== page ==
While the reason for the decrease in the age profile of patients is complex and not entirely evident, O’Sullivan says that binge drinking and the fact that people are beginning to drink and smoke at younger ages may be contributing factors.
Low public awareness
According to O’Sullivan, one of the reasons public awareness of HNC is so low is that until recently it was largely not spoken about and HNC does not tend to attract as much public attention as other cancers.
“Head and neck cancer strikes at the very core of the person. [It] makes them very vulnerable, makes them a bit less able to fight for their rights for themselves because of the fact that they may be disfigured, may have difficulty speaking, difficulty controlling saliva, may have a poor voice quality, [or] difficulties making themselves understood .”
A hugely committed dentist, O’Sullivan has dedicated most of her career to date to the care of HNC patients. She is the only dentist in Ireland with an MSc in palliative care and just one of a handful of dentists in Ireland and the UK to specialise in oral supportive care or dental oncology.
“Oral supportive care has a huge amount to contribute to every cancer patient but particularly the head and neck cancer patients because they have such immense needs when they are undergoing the therapy and also after the therapy long-term,” she says.
The impact of HNC treatment on patients’ quality of life is immense. For example, O’Sullivan explains, due to dry mouth or a lack of saliva – a common side effect of treatment – some of her patients are forced to wake up every half an hour at night to take a drink of water.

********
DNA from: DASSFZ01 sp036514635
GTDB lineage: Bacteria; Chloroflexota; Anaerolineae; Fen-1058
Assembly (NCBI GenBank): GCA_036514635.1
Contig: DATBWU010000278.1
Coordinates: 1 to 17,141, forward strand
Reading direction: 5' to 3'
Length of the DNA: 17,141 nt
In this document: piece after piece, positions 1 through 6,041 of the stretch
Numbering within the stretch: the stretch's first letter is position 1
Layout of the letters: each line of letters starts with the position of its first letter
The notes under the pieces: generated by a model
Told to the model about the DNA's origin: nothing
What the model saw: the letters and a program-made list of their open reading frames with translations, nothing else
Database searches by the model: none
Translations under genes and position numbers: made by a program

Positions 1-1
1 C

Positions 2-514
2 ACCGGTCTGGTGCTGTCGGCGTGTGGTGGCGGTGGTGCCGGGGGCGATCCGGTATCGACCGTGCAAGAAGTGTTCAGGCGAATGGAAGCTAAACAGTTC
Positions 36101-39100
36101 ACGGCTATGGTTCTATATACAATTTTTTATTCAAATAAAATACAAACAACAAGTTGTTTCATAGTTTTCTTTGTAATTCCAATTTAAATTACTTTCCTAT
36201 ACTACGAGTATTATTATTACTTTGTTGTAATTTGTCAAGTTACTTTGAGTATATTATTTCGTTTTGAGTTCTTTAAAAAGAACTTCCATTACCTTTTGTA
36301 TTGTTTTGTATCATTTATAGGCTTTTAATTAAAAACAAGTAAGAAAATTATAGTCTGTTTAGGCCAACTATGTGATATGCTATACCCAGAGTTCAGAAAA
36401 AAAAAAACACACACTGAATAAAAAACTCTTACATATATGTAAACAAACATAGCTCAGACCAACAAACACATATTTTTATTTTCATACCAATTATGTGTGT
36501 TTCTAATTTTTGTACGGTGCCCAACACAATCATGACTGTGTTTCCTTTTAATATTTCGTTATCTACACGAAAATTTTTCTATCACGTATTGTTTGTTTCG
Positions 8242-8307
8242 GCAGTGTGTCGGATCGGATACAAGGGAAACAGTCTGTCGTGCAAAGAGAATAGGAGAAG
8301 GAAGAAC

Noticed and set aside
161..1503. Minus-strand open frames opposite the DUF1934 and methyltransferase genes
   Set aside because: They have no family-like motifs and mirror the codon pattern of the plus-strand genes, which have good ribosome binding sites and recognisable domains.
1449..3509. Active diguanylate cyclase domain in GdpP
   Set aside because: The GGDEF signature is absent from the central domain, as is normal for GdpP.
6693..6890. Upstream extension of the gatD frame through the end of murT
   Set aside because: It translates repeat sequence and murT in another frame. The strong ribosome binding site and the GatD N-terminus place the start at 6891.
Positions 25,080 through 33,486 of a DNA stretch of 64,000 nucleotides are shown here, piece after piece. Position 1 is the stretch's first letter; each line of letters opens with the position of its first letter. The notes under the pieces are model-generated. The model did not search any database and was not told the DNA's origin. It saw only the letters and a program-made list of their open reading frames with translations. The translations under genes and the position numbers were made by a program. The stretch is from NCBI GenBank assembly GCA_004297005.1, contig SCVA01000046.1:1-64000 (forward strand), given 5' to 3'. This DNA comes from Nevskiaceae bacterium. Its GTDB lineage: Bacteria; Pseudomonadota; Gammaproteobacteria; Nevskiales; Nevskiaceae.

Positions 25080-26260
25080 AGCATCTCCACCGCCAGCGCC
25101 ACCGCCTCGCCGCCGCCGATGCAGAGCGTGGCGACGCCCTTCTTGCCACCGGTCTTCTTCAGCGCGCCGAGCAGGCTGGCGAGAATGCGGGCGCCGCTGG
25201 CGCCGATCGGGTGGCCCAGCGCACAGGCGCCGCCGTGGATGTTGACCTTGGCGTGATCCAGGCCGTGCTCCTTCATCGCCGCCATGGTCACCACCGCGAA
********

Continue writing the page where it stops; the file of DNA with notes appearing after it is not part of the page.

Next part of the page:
Dry mouth also results in increased infections and decay and makes it difficult to wear dentures which are essential to eat and speak. “We would have a lot of patients who would have lost a large part of their lower jaw, lost half a tongue. I have patients who will never eat again.”
According to O’Sullivan, roughly three people die in Ireland every week from HNC and this is an “unnecessary death toll because if people present early, the outcomes are really, really good”. “If we can see these cases early, the impact of treatment is extremely minimal and they end up looking very well, having very good oral function, being able to speak, being able to eat. Whereas the impact of the treatment is absolutely devastating if people are diagnosed late,” she added.
The importance of early detection is at the core of the mouth cancer awareness days developed by O’Sullivan. She says she would like to see every healthcare professional in the State trained in how to carry out a head and neck examination. Currently dentists are the only healthcare professionals trained in this area.
She would also like to see investment in public awareness and education campaigns on HNC and the impact of smoking and alcohol, targeted at young people and high-risk groups.
According to O’Sullivan, targeted screening programmes of high-risk groups would be “extremely cost effective” and she is also passionate about the need to improve the quality of life for HNC patients.
O’Sullivan is keen to point out that her work is very much “a team effort” and she pays tribute to colleagues in UCC, the ICS, the IDA, the Irish Pharmacy Union and HNC survivors.
“This is really a major collaborative project. It is people giving their time, their energy completely utterly free and voluntarily . . . anybody who I know that has got involved with head and neck cancer really gets very much absorbed by this and wants to contribute. That is what has made it fantastic for me.”